Asians (China)

                          PCR

                          217

                          280

                          Zhang 2012

                          HCC

                          2008-2010

                          Asians (China)

                          PCR-RFLP

                          180

                          180

                          Misra 2012

                          HCC

                          DNR

                          Asians (India)

                          PCR

                          100

                          188

                          Abbreviations: HCC Hospital-based case–control, PCC Population-based case–control, DNR Data not reported, PCR Polymerase chain reaction, RFLP Restriction fragment length polymorphism.

                          Table 2

                          Frequencies of apolipoprotein E alleles of studies included in the meta-analysis

                          Study (author, year)

                          ϵ2 of cases

                          ϵ3 of cases

                          ϵ4 of cases

                          ϵ2 of controls

                          ϵ3 of controls

                          ϵ4 of controls

                          Nakata 1997

                          3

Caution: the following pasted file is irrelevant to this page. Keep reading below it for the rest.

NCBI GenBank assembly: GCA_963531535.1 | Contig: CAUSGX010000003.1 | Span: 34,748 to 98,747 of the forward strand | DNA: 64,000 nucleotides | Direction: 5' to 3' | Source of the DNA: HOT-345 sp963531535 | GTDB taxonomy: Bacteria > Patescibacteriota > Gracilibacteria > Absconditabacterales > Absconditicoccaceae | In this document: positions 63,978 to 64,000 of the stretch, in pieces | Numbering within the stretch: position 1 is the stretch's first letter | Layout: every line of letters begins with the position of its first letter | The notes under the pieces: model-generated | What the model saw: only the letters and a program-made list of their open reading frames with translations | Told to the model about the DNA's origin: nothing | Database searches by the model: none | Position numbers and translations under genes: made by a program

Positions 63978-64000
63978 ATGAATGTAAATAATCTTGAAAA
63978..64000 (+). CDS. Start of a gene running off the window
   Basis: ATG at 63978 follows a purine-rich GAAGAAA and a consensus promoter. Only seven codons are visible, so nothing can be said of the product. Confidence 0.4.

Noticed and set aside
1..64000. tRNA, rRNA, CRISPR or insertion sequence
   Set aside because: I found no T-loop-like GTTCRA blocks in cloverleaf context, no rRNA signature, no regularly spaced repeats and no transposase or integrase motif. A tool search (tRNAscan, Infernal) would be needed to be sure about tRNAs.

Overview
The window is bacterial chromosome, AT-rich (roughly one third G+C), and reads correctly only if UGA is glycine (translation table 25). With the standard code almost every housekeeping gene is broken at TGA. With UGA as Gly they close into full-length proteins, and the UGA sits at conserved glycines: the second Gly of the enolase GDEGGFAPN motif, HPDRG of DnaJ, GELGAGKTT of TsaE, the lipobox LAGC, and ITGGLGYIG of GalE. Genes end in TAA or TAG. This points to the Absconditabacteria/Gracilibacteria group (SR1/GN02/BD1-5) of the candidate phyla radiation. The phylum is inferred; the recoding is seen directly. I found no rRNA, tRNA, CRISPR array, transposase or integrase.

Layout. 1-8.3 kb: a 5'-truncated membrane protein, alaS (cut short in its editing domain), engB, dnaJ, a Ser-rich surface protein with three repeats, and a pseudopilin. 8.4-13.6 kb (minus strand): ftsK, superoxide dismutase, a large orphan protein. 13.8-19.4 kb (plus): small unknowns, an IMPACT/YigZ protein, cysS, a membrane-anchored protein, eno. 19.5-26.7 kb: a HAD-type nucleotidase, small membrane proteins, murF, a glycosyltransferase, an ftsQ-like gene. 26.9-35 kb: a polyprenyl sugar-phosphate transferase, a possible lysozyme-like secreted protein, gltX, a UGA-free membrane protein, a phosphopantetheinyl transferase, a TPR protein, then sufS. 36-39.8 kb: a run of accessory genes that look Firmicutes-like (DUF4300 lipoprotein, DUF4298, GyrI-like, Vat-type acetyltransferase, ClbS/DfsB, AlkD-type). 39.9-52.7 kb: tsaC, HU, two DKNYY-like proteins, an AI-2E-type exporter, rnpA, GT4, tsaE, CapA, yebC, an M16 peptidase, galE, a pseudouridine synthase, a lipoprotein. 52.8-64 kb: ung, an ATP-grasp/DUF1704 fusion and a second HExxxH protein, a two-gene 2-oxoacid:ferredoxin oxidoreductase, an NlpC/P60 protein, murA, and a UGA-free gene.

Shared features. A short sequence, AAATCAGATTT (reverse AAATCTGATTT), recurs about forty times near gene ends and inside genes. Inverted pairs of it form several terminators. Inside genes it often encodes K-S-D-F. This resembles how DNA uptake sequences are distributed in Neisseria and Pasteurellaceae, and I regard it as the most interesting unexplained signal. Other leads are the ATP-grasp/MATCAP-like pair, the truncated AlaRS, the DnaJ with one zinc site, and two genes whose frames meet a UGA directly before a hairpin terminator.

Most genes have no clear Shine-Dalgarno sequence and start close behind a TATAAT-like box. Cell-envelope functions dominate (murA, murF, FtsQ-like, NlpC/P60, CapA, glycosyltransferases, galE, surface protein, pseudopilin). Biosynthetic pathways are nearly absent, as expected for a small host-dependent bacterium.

32

                          3

                          2

                          32

                          4

                          McCarron 1998

                          18

                          89

                          35

                          66

                          599

                          147

                          Garcia 1999

                          4

                          84

                          8

                          14

                          298

                          34

                          Kokubo 2000

                          14

                          131

                          23

                          103

                          1913

                          236

                          Catto 2000

                          5

                          95

                          20

                          44

                          446

                          88

                          Chowdhury 2001

                          2

                          146

                          12